Frustrated by Fake Service Dogs

Fake Chunky Dog Doo


Fake Service Dogs, Real Problem — Part 1 of a Special Series

I have been diligently working on resocializing my fear aggressive rescue and was wondering what your thoughts were on using fake dogs for that as opposed to just evaluating with them? My concern is that she will get comfortable with the fake dog and then instead of being calm when meeting real dogs, she will get even more afraid when a real dog does something the stuffed dog wouldn’t, like move or try to greet her. She has been in classes with other dogs for about a year now but she does not have any actual contact with the other dogs and will get scared if she is allowed to watch them.

And why don’t behaviorist use fake dogs? Do they skip that part all together? Are they always using their personal dog? Do they just say “no real way to test this so let’s not do it.”

Frustrated by Fake Service Dogs | NBC Bay Area

Fake service dogs 'bigger problem all the time' - KOIN 6

My reactive dog group ended up with quite a variety of fake dogs, because they were so useful for getting new handlers/dogs started. Most of our dogs acted very similarly to the way they did with real dogs. A few were notably more scared of the weird new thing, though I couldn’t tell you for sure if that was because it was a ‘weird novel thing’ or a ‘weird-acting dog.’ Equally of note, almost all the humans in the group tended to treat the fake dogs as though they had aspects of realness too — we named them, spoke of them fondly, handled them with care, and occasionally petted them in an absent-minded way.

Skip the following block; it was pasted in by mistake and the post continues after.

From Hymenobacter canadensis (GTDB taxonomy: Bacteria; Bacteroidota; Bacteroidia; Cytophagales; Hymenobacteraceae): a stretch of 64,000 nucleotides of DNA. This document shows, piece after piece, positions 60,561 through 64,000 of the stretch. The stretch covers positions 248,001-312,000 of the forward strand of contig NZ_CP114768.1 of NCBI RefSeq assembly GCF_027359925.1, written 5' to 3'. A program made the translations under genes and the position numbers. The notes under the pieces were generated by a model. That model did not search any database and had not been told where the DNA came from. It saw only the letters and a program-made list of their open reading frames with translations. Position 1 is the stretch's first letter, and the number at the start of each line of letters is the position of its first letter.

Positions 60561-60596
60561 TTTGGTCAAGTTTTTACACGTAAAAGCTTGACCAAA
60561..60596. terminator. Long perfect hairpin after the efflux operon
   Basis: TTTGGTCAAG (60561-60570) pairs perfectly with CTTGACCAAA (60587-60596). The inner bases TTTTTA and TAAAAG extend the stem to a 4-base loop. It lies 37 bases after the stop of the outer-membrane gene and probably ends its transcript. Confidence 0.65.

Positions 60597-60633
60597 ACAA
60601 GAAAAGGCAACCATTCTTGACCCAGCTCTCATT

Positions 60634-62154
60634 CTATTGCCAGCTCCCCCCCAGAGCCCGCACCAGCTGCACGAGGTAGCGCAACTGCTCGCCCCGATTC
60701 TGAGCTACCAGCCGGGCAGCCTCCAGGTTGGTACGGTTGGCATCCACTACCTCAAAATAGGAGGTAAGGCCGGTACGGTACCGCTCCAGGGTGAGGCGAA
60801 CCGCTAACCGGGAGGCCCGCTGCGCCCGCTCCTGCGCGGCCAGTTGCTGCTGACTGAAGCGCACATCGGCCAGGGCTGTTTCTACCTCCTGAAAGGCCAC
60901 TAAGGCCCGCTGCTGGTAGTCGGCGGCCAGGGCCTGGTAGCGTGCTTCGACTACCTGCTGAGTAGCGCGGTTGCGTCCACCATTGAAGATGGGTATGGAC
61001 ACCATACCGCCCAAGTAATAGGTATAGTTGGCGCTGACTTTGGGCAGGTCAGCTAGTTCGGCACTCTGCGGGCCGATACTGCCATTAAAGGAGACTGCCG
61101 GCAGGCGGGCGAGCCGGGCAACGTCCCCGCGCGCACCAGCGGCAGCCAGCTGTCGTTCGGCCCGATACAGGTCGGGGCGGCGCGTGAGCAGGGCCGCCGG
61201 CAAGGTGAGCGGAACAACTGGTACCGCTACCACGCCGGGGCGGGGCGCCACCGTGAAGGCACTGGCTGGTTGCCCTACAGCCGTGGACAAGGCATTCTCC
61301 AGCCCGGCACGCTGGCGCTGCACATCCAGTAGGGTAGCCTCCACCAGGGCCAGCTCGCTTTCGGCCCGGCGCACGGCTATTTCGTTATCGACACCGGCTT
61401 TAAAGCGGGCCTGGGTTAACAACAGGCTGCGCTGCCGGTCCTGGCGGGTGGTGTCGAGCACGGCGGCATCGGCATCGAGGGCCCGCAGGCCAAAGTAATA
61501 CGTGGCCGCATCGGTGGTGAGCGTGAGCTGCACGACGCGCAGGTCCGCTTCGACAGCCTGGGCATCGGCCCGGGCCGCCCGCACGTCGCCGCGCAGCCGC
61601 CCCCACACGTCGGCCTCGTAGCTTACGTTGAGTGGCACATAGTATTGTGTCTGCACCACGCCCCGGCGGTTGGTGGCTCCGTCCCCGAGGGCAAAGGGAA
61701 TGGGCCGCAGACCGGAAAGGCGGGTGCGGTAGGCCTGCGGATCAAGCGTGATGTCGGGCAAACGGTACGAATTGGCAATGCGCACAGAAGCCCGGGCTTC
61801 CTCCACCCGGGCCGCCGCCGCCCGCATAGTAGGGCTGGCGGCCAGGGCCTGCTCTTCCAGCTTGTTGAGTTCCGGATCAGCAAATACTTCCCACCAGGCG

I think just selecting the use of fake dogs as the sole predictor of dog-dog aggression seems too narrow focused. I don’t know anyone in sheltering who looks at it that way, as the sole predictor.